Wiener clearly didn’t share this confidence (and here he can’t be credited with prescience), nor did he see success just around the corner for other grand Zionist projects. He visited Palestine only a year after the founding of the Hebrew University and was annoyed by what he called “the waves of propaganda” that that event had triggered. There weren’t any students at the opening, he observed, and there weren’t any now. What had been established was just a few research institutes, nothing that could by any stretch of the imagination be called a university. It would make more sense, Wiener strongly suggested, for German Jews to give priority to their own rabbinical and teachers’ seminaries, which were in dire need of funds and had a vital role to play in their religious and cultural life.

In view of his scholarly expertise, it is no surprise that Wiener gave abundant attention to what he labeled the “Arab question” in Kritische Reise durch Palästina. He succinctly summarized the communal tensions that existed in Mandatory Palestine and the altercations that had already occurred there but didn’t believe that—at the moment—the Arabs represented a real threat to the Yishuv. He warned, however, against underestimating them and foresaw the eventual emergence of a younger, better educated generation that would resist the Zionists more effectively. The efforts of Brit Shalom to promote a spirit of reconciliation with the Arabs did not escape his notice, but he was skeptical. “It will perhaps be possible,” he ventured, “to measure their success in another ten years” (by which time such efforts had become even more quixotic).

In the end, Wiener wished the Zionist enterprise well—but as long as it saw Palestine as the national home and cultural center of all Jews everywhere and regarded German Jews as people living in exile, he insisted, “the Jewish German” ought to keep his distance. “For we must remain in heart and will Germans and Jews, since we cannot do otherwise. If we tear ourselves out of our German people, then our Germanness and our Jewishness will collapse.” For the “disciples of Herzl” Wiener addressed so cordially at the beginning of his book, he had, by the end, few favorable words.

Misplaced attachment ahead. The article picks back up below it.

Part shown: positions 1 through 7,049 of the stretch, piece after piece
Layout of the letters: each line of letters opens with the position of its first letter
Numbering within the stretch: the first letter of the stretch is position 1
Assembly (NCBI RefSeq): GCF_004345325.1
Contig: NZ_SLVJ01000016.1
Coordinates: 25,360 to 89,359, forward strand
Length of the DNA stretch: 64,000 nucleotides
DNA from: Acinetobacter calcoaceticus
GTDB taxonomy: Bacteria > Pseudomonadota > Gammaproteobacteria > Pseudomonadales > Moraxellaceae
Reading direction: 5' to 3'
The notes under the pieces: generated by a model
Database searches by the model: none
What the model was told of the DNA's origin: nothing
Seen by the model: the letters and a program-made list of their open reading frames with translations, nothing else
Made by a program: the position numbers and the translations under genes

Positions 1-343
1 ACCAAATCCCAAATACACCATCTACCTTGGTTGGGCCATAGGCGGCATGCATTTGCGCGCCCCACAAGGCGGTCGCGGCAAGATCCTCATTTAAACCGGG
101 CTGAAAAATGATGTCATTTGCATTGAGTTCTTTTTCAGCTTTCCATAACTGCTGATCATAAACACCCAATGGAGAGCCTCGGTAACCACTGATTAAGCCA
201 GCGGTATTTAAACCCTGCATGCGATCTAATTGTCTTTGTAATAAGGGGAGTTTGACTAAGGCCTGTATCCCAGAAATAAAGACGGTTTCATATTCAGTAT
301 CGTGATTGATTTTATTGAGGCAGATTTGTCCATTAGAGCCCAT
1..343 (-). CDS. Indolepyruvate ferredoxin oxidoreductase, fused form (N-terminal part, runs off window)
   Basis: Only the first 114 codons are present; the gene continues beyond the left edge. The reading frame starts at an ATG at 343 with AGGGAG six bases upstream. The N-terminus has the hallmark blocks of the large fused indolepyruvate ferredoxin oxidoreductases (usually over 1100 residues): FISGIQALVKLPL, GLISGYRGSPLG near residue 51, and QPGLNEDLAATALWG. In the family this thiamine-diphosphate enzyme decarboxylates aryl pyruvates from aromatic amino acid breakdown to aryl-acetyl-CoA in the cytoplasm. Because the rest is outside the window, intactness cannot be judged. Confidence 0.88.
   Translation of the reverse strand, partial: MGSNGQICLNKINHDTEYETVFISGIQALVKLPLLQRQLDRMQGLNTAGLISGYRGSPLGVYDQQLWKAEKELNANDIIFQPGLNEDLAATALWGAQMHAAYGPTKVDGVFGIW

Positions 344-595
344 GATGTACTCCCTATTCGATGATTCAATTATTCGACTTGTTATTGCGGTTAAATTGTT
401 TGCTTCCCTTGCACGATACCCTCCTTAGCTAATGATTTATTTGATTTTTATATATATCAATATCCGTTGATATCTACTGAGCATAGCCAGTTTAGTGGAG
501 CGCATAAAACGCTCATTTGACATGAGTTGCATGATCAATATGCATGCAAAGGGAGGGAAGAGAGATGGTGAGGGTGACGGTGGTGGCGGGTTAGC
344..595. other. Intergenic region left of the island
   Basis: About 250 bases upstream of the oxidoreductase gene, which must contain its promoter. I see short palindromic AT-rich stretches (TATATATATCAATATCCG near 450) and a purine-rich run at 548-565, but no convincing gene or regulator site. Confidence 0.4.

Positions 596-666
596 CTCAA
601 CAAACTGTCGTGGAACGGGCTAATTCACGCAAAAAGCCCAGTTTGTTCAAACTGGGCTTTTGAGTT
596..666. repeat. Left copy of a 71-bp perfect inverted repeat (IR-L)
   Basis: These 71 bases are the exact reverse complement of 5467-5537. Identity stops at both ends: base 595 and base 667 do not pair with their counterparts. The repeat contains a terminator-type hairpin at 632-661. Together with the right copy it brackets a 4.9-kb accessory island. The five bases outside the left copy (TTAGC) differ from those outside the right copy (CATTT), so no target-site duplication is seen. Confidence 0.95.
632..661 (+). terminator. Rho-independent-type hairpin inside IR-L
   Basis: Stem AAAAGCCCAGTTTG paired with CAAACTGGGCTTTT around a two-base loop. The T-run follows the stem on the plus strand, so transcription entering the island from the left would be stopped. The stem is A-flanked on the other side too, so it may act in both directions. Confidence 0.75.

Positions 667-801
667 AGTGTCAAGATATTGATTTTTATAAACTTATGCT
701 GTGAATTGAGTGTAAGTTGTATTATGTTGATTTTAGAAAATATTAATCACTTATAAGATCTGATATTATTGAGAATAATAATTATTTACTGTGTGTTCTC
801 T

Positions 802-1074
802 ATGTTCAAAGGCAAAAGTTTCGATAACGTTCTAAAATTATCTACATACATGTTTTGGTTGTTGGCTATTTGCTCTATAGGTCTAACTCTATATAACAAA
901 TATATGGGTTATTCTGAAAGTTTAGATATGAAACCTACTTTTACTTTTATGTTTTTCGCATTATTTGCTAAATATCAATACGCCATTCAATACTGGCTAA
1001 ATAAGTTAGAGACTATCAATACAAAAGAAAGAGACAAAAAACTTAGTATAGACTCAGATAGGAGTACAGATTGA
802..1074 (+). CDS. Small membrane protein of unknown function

In 1919, Wiener had predicted pogroms in Germany, but he didn’t smell any imminent danger in Palestine in 1926. So, when the pogroms did come in 1929 in Jerusalem, Hebron, Safed, and other parts of the country, he couldn’t say I told you so. But by the end of the year, he had published a new fifty-page booklet, Juden und Araber in Palästina (Jews and Arabs in Palestine), in which he attempted to account for what had just happened.

Given his overall orientation, one might have anticipated that Wiener would draw the same conclusion as another Central European intellectual, Hans Kohn, who at that very moment was counting himself out of a Zionism that could only survive if it were protected from its Arab enemies by bayonets. But what he did instead was to blame not one side or the other but “the fanatics on both sides.” On Wiener’s account, Revisionist chauvinists had fanned the flames of a dispute over the Western Wall, asserting the Jewish right to the holy site in a way that inspired irrational fears and behavior on the part of the Arab masses whose rage, once aroused by their leaders, “knew so few limits, as we have just learned from the awful events in Hebron and Safed.”